Earlier this week ADS attended the Women Aviation Leaders Europe Forum organised by International Aviation Women’s Association (IAWA).

IAWA aims to cultivate and advance women leaders in aviation and aerospace, providing opportunities for the next generation of women leaders and fostering future development. It represents over 40 countries and over 260 major companies and organisations in the aviation and aerospace industries.

The forum held at Aero Club de France in Paris touched on a number of issues, including the future of the aviation industry, disruptive and innovative technologies in the sector, and the importance of retaining talent. The constant theme throughout all these discussions, led by leading business women in the aviation and aerospace sector, is that women are good for business.

It’s not just the importance of promoting women to foster creative and interesting ideas within a company (although that is very important!); it is also the economic outlook and the value of gender diversity to businesses.

Several studies have shown that a balanced workforce is good for the customers and consumers, promotes positive workplace culture and is increasingly attractive for investors as it delivers a diversity of thought and ideas.

However, despite companies reporting that they are highly committed to gender diversity, that commitment doesn’t translate into meaningful results.

A McKinsey study into Women in the Workplace from October 2018, found that women still remain underrepresented at every level and still face discrimination and unconscious bias in the office. Many women still feel that they are the only women in the room at meetings, also referred to as the ‘only’ experience, which makes it more likely to have their abilities challenged.

The McKinsey study however did identify six actions that companies can take to make progress on gender diversity:

  • Get the basics right – set targets, be accountable for those targets and report progress on reaching those targets
  • Ensure that hiring and promotions are fair – transparently link employees’ goals to business priorities, reward standout performance and have an element of flexibility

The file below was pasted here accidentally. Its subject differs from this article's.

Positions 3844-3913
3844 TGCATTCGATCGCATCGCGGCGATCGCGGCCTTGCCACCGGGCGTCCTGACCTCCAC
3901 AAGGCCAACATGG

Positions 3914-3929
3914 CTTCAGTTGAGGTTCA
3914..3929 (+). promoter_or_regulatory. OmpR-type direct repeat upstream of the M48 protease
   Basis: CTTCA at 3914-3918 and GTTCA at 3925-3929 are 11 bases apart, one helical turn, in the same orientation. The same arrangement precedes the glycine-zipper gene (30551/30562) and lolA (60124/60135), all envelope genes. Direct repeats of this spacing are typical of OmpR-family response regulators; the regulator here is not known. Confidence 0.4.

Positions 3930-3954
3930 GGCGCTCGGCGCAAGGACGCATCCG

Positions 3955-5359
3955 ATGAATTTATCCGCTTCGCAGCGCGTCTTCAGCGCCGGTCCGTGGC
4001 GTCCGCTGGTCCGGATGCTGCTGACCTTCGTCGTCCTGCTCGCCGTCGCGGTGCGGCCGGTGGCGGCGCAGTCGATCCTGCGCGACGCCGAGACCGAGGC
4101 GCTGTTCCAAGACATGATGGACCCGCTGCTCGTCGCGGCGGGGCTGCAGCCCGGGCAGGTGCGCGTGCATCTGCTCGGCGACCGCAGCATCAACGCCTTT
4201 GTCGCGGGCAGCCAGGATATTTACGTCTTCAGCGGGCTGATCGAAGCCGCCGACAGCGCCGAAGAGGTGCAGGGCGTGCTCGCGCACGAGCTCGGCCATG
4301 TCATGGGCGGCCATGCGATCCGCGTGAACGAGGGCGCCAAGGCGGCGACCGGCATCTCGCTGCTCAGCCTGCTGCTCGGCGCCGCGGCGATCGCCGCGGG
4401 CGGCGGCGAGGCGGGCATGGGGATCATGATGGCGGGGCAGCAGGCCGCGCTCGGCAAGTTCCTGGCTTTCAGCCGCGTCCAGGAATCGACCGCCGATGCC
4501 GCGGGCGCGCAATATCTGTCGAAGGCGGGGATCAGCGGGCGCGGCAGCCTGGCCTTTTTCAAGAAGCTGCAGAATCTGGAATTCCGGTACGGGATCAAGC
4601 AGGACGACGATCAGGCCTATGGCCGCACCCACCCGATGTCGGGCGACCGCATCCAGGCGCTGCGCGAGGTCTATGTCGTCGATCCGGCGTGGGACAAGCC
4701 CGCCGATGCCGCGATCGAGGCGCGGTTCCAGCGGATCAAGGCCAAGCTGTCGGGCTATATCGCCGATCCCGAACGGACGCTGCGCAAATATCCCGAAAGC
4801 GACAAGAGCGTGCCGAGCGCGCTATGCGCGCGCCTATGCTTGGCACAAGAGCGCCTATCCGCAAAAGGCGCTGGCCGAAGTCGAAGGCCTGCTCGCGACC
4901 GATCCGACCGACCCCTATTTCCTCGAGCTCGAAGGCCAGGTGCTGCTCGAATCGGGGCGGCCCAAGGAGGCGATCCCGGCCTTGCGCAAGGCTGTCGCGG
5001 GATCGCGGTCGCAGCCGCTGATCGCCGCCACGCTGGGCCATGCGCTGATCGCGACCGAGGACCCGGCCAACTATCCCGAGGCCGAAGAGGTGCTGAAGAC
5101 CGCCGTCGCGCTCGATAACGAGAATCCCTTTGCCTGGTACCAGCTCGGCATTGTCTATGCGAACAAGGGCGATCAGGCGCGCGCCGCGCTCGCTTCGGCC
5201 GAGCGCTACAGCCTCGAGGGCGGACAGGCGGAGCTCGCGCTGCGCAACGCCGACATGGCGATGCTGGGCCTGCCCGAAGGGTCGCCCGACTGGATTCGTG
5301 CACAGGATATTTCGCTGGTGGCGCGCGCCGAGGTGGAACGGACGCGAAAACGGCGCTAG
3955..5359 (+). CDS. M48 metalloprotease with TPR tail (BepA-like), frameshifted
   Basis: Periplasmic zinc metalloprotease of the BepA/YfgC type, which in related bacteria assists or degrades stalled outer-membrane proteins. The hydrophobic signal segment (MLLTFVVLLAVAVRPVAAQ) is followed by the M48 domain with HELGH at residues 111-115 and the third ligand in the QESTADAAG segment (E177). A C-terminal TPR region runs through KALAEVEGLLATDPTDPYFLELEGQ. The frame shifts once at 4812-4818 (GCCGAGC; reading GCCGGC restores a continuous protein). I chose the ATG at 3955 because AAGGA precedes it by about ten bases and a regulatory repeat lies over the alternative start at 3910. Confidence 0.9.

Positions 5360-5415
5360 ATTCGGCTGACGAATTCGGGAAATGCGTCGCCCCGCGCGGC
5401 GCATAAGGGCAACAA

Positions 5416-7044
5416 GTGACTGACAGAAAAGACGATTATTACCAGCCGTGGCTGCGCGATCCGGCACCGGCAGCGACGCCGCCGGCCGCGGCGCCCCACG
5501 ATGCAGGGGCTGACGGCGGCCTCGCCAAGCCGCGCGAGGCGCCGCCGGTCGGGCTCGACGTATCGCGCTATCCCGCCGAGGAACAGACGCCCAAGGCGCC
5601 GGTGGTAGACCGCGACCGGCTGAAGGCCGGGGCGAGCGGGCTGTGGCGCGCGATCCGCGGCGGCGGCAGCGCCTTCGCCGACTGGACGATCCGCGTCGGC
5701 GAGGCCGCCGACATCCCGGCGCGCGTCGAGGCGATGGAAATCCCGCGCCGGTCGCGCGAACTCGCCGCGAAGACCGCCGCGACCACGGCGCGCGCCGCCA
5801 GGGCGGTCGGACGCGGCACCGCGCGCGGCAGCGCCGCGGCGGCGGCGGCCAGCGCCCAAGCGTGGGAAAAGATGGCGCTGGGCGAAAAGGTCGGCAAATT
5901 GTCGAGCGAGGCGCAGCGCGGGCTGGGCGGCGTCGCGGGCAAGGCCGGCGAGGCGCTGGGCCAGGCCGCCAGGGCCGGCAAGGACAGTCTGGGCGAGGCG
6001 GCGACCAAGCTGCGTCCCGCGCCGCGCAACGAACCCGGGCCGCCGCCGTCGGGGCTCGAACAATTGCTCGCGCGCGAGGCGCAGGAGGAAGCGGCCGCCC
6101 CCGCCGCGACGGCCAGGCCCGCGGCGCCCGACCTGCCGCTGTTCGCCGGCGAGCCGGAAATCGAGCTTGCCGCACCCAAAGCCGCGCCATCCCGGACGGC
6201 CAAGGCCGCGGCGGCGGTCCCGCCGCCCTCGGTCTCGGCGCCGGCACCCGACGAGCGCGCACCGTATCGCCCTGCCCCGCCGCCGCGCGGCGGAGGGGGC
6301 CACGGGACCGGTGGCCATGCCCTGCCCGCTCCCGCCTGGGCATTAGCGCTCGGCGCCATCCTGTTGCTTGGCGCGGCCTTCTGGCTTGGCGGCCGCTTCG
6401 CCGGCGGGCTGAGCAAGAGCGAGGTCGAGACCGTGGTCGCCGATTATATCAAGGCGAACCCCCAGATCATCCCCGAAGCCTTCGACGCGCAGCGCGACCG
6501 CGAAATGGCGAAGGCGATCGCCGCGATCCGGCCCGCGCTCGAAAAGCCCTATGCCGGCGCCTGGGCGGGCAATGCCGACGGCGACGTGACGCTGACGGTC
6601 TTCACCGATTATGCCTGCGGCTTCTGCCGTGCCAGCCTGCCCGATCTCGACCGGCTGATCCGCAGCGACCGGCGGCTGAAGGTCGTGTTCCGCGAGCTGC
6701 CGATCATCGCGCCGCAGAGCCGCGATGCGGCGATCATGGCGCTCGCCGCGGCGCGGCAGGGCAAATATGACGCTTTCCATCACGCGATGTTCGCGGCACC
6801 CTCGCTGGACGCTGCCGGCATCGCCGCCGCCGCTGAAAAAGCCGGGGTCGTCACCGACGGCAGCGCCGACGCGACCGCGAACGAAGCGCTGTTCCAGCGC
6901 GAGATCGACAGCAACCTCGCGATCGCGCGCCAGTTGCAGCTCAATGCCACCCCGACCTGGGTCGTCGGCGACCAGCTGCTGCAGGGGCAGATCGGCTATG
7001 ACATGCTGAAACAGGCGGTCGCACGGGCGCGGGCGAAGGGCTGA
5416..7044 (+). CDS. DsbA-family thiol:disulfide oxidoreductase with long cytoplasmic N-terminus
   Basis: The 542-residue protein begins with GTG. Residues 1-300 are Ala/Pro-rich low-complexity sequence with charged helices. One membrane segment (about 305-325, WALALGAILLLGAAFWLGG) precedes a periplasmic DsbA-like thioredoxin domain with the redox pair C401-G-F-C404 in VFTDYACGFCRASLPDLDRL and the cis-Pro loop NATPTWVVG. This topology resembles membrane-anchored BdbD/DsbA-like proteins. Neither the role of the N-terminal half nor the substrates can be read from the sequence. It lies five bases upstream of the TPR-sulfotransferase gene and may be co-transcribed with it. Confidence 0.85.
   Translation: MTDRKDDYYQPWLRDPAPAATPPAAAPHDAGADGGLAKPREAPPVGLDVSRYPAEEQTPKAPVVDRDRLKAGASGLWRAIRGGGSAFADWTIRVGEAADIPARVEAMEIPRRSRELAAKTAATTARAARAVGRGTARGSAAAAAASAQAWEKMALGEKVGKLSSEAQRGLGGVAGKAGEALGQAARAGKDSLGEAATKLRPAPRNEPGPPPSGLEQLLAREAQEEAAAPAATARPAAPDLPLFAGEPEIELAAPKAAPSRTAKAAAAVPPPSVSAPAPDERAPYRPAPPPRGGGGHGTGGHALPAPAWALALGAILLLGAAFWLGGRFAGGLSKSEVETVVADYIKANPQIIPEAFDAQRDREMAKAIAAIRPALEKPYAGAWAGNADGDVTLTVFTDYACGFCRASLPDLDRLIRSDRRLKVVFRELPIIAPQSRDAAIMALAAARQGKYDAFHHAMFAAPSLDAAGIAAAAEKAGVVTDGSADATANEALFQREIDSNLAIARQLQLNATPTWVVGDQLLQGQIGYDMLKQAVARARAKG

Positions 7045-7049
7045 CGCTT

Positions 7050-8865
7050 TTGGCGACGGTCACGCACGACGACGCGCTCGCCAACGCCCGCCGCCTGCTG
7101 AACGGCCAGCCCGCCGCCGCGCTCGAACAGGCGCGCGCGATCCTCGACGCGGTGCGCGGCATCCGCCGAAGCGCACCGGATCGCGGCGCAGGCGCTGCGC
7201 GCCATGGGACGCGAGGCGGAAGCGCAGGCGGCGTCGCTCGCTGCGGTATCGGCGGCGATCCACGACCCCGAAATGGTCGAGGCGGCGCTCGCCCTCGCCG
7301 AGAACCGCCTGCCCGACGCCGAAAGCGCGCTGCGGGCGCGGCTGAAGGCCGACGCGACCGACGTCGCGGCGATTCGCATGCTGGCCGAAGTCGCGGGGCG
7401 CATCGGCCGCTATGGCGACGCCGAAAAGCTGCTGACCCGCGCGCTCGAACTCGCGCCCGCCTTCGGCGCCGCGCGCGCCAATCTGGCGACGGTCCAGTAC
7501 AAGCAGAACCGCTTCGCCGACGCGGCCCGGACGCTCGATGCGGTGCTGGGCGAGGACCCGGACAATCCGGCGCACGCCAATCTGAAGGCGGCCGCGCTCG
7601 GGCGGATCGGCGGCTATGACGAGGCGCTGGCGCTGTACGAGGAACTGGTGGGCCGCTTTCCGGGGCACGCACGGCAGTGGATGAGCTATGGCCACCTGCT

• Make senior leaders and managers champions for diversity
  • Foster an inclusive and respectful culture
  • Make the only experience rare
  • Offer employees the flexibility to fit work into their lives

Earlier this year at Farnborough International Airshow, the Women in Aviation and Aerospace Charter was launched, reflecting the aspiration of the industry to see gender balance across all levels in the sector. This is positive news for the industry, with already over 70 signatories the Charter pledges signatories to a number of actions that build on the McKinsey study to encourage organisations to diversify. By becoming a signatory, an organisation pledges to:

  • Support the progression of women in senior roles
  • Have a senior member of the executive team be responsible and accountable for gender diversity and inclusion
  • Set internal targets for gender diversity in senior management
  • Public progress reports against any targets

The Women in Aviation and Aerospace Charter is supported by government with both the Department for Business, Energy and Industrial Strategy (BEIS) and the Department for Transport (DfT) being supporting organisations.

The Charter forms a part of the government’s industrial strategy and the aspiration for gender balance across businesses. The government recognises that women are good for business, now it’s time for businesses to recognise it too.

If you are a company interested in signing up to the Charter, you can find out more from Liam Smith.